By John Nettles on Tue 2 Oct 2012 00:21 Edit Delete in reply to #1     Reply   Printable Relation | Link | Bookmark | Report
If you can, I would do both. I have an older Santana tandem with both cantilever brakes and a drum (not disc) brake. I also have a Thorn Mk II with standard Deore V brakes but have will switch out to XTR as I have an older set laying around.

For our tandem, I use the cantis for normal stopping. I use the drum as a drag brake for when going down long hills. As you know, you can build speed pretty quickly on a tandem so a drag is nice, especially since it is not on the rim. If you can't afford to do the disc brake now, at least be sure to get the Rohloff that is disc capable so you can add later. You can always buy a used Avid BB-7 on eBay and then you only need the rotor. Since you won't use the disc as often, it should last a pretty long time.

Happy trails!

      
#11: Re: V Brakes for Thorn tandem (thread)
By Dave & Jo Whitney on Tue 2 Oct 2012 03:46 Edit Delete in reply to #7     Reply (2)   Printable Relation | Link | Bookmark | Report
Oops, sorry about that. I should add you also have to get the special Swissstop Blue brake pads for ceramic and/or CSS rims. Another £25! They do last for ages.

Seriously though. For a long term investment in longevity with superior braking power Ceramic and
CSS rims on a tandem was the best decision I made. I am still running them without any sign of wear at all and have total confidence in them.

Dave

      
#12: Re: V Brakes for Thorn tandem (thread)
By Dale Oswald on Tue 2 Oct 2012 06:35 Edit Delete in reply to #11     Reply (1)   Printable Relation | Link | Bookmark | Report
The ceramic rim idea may be worth investigating, not for the tandem so much as for the single. My current main ride is the second bike I've had where the rims started to fail at about 13K miles, by the sidewalls spreading. That's due to the brakes eventually wearing the rim sidewalls thinner. Do ceramic rims last longer, or do they just provide better friction characteristics?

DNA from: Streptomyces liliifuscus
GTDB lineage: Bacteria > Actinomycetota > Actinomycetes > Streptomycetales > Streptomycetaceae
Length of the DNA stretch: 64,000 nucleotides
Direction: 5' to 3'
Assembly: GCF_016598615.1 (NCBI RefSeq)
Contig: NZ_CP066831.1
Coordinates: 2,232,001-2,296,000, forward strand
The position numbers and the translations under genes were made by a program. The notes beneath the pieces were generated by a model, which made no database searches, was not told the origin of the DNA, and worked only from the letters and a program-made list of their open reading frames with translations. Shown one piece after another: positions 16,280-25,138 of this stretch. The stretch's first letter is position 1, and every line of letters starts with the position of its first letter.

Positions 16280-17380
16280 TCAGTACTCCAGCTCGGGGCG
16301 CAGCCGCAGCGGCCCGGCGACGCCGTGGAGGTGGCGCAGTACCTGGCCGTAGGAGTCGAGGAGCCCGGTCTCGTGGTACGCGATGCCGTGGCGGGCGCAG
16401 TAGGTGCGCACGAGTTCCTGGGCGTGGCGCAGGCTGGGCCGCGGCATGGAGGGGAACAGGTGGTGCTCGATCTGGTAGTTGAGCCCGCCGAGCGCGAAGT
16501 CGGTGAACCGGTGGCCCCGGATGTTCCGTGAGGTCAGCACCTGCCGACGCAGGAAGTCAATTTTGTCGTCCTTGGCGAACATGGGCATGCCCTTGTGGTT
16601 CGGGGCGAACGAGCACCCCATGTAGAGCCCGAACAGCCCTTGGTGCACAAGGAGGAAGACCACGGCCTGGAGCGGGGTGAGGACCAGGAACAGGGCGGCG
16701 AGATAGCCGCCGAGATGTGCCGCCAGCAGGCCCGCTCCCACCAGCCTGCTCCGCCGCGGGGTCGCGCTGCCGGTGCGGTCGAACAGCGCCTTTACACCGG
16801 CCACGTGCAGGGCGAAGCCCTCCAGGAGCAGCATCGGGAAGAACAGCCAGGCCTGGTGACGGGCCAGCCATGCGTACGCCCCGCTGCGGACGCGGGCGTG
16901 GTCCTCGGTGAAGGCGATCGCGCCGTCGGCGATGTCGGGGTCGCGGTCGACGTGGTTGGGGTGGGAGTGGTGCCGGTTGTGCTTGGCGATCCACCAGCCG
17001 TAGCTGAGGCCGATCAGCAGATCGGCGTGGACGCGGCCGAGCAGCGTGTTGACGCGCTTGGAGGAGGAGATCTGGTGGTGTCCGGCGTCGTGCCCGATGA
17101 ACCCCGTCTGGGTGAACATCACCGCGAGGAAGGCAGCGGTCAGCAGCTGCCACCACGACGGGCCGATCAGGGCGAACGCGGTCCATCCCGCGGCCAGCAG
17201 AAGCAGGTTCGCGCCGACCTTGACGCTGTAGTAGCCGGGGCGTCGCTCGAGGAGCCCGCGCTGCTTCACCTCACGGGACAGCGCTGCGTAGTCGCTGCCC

I'm not convinced that I need better friction. Both the OEM pads and salmons are more than adequate to lift off the rear wheel on the single and don't fade on a long, hard stop, wet stopping is good and modulation is very controllable. What more do I need?

      
#13: Re: V Brakes for Thorn tandem (thread)
By Dave & Jo Whitney on Tue 2 Oct 2012 07:36 Edit Delete in reply to #12     Reply   Printable Relation | Link | Bookmark | Report
The short answer is yes they do last longer. Apparently the ceramic coating insulates the rim by dissipating heat back into the brake blocks, reducing wear and tear. Have a look at this review of the rim type we have on the front of our tandem.

http://www.edinburghbicycle.com/products/mavic-ex721-rim

Dave

      
#14: Re: V Brakes for Thorn tandem (thread)
By John Meiners on Tue 2 Oct 2012 08:18 Edit Delete in reply to #9     Reply (1)   Printable Relation | Link | Bookmark | Report
Thanks George for correcting my omission. I guess the bottom line is that the rim transfers some of the force and the spokes transfer the rest. Without detailed testing and/or calculations, we have nothing to go on but gut feel as to how much is transferred by each. I have a several-hundred-page book called Bicycle Science, but even it doesn't answer this question. There is a woeful paucity of scientific research into bicycle science, despite considerable money in the sport (e.g., Tour de France). Even such simple questions as to how tire pressure affects rolling resistance have not been effectively answered by science (testing to date has been limited to stationary wheels against steel drums, which is a poor substitute for the real thing).

Nevertheless, we know that the spokes are capable of transferring significant forces to the ground, since that's the only path for pedal-driven acceleration.